By Micha Green
AFRO D.C. Editor
mgreen@afro.com

Brothers Andrew and Nyles Burton turned their mother’s homeschool assignment of creating a business into a true money making opportunity.  With their business Andy Factory and famous product, Uncle Dell’s Mambo Sauce, the two young men are not only creating financial opportunities for them and their families, but also inspiring others through their young entrepreneurship.

Before the Burton brothers knew mambo sauce would be their big product, they were creative children with a mom-teacher to impress.

Brothers Andrew and Nyles Burton turned a homeschool project into a flourishing business with their company Andy Factory and product Uncle Dell’s Mambo Sauce. (Courtesy Photo)

“Our mother assigned us business projects because we were homeschooled. I’ve been homeschooled- for me since the first month of first grade,” older brother Nyles explained.

Andy Factory is actually one of younger brother Andrew’s ventures; however Nyles has been there helping guide since the very beginning.

“Andy Factory is a company that I informally started when I was five- that’s why the name is Andy Factory and not Andy’s Factory.  I didn’t know about the ‘s. Ever since I was five I’ve been selling stuff on the side- first it was cookies and then 2015 it was mambo sauce,” Andrew explained.

“I’ve been there since the beginning, mostly as just a help in the first stage. And what ended up happening was he needed help with the cookies because he was five years old and he wouldn’t pay me actually,” Nyles said, before explaining that their grandfather settled the score by emphasizing to Andrew the need for good businesses to have a payroll.

“It took me two weeks to pay him over $20,” Andrew recalled.

Days after Nyles’ 18th birthday, he and their mother sat down to officially incorporate Andy Factory and their signature mambo sauce.

The trio of Uncle Dell’s Mambo Sauce includes, original, spicy and their unique “Cocktail Mambo Sauce.” (Courtesy Photo)

“We incorporated it last year in August because of family situations and we wanted to make sure our family was secure in our future and make sure that we were able to provide,” Andrew told the AFRO.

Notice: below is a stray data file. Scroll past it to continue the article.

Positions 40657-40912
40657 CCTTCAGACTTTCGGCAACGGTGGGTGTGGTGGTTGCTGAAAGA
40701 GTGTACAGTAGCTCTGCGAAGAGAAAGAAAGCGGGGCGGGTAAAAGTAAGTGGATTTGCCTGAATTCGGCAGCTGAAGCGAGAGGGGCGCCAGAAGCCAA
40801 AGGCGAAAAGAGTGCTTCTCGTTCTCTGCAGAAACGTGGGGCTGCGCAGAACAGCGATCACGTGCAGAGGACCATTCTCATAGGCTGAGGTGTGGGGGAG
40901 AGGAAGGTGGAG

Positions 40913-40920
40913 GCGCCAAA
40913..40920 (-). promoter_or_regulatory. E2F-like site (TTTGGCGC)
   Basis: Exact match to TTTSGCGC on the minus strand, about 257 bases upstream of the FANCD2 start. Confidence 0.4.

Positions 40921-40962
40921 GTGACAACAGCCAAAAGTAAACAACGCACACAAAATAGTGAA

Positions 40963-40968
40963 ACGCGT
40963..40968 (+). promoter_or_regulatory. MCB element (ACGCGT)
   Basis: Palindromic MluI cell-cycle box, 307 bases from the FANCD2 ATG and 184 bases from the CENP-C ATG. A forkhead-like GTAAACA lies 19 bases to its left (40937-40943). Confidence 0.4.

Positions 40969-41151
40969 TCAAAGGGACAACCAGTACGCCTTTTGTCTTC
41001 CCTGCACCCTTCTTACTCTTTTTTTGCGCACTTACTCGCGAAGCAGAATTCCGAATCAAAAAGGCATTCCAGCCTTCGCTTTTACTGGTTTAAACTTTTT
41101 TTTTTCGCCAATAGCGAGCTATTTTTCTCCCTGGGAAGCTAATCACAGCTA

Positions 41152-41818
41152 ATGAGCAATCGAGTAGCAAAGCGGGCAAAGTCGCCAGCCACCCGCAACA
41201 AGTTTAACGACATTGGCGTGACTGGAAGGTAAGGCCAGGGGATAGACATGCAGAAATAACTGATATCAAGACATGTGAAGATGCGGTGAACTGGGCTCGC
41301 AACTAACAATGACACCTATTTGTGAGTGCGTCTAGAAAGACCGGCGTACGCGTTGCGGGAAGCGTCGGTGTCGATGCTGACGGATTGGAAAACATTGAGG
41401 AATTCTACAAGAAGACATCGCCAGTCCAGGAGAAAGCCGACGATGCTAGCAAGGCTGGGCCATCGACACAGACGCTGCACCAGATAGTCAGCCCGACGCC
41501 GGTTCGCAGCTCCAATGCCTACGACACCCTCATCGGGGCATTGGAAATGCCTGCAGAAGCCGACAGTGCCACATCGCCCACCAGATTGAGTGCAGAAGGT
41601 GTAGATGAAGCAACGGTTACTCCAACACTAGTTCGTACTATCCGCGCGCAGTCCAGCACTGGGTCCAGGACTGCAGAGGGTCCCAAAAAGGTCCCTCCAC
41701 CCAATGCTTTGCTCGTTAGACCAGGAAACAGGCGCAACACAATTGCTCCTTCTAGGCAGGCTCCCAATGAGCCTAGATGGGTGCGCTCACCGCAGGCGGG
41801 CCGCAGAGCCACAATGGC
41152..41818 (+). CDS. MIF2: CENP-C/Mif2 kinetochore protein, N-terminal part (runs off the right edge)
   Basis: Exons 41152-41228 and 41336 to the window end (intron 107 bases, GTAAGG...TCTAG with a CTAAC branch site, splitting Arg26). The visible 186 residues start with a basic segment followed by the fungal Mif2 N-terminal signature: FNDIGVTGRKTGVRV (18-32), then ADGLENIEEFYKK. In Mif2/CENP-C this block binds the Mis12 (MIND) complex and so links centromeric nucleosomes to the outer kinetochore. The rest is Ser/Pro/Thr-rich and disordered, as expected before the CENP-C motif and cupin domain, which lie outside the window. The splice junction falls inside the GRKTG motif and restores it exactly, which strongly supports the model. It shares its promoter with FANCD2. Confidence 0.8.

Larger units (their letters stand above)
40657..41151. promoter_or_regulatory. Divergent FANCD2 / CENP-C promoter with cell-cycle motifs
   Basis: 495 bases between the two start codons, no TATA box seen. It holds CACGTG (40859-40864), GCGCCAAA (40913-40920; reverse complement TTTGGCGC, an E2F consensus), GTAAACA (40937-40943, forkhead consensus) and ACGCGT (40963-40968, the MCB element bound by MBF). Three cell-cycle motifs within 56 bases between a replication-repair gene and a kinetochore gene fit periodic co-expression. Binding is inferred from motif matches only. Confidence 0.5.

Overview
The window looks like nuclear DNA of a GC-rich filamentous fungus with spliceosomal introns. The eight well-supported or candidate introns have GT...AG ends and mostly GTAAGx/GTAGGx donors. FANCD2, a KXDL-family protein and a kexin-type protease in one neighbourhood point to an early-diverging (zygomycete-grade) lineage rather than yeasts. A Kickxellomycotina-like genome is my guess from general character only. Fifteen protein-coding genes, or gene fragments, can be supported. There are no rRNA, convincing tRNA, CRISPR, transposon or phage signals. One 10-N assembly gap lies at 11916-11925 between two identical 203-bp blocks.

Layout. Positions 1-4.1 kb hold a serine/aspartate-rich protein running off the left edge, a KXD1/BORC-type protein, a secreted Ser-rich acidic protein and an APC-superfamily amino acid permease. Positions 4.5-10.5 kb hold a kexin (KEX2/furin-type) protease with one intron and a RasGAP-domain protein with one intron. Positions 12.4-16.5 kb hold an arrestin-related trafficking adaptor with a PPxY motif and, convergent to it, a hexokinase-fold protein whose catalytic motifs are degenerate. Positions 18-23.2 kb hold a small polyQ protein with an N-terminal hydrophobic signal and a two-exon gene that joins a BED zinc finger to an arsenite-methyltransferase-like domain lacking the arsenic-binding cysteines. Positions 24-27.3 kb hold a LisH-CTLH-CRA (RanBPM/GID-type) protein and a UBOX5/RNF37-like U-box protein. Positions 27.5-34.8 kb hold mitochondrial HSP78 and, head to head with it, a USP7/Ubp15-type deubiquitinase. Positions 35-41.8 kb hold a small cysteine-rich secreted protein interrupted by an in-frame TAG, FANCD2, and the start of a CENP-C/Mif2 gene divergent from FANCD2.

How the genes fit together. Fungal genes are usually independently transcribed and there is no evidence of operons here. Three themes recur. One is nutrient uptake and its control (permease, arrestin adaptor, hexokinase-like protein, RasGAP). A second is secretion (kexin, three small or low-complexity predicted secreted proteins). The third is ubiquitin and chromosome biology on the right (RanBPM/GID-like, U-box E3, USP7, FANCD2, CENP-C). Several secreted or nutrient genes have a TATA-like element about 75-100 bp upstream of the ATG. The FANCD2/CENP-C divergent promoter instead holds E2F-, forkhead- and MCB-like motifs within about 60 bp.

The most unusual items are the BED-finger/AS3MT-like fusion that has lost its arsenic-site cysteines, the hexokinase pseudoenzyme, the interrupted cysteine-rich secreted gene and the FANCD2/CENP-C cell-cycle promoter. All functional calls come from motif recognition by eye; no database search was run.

In a little over 10 months, the young men have found major success with their famous Uncle Dell’s Mambo Sauce, which now has a trio of flavors that include their original, spicy and unique “Cocktail Mambo Sauce.”

“We started in August and we’ve been doing great ever since then… and we’ve sold at least 2,000 bottles by now, been on some news interviews, in four or five restaurants and we’re just continuing to grow every day.

While the entrepreneurs created the business as a means of financial security for their household, the product itself also honors the Burton brothers’ family.

“The name Uncle Dell’s- the uncle part relates to the beginning of me selling sauce.  When I was younger I was really affectionate, and I’ve always been good at watching after kids, and so my younger sister Blair used to call me ‘Uncle Andy’ for some reason.  So that was the original name of the sauce, but we found out that there was another company that was making a pretzel sauce and calling it ‘Uncle Andy,’ so we couldn’t use that,” Andrew said.  “So we chose Uncle Dell’s to honor our late grandfather, Lt. Colonel Wardell Guyton.”

Guyton was the same grandfather who originally convinced Andrew to pay Nyles, but in general, he was a major influence and inspiration in their lives.  As their grandfather motivated them, the Burton brothers hope to be inspirational to their younger siblings and other untapped entrepreneurs.

“I think it’s important because I have a younger sibling and he really looks up to me. Sometimes I work late into the night and he’ll just sit with me and fall asleep.  And I want him to know that he doesn’t have to just follow one path,” Andrew said. “He doesn’t just have to get a job somewhere working for somebody and he doesn’t have to take his chances and ‘Am I going to get accepted to this job? Am I going to be accepted into this college? Is this going to be able to benefit me or do they want to help me?’  I want him to know that he’s able to help himself.  He can provide for himself.”

 

Micha Green

AFRO Washington, D.C. Editor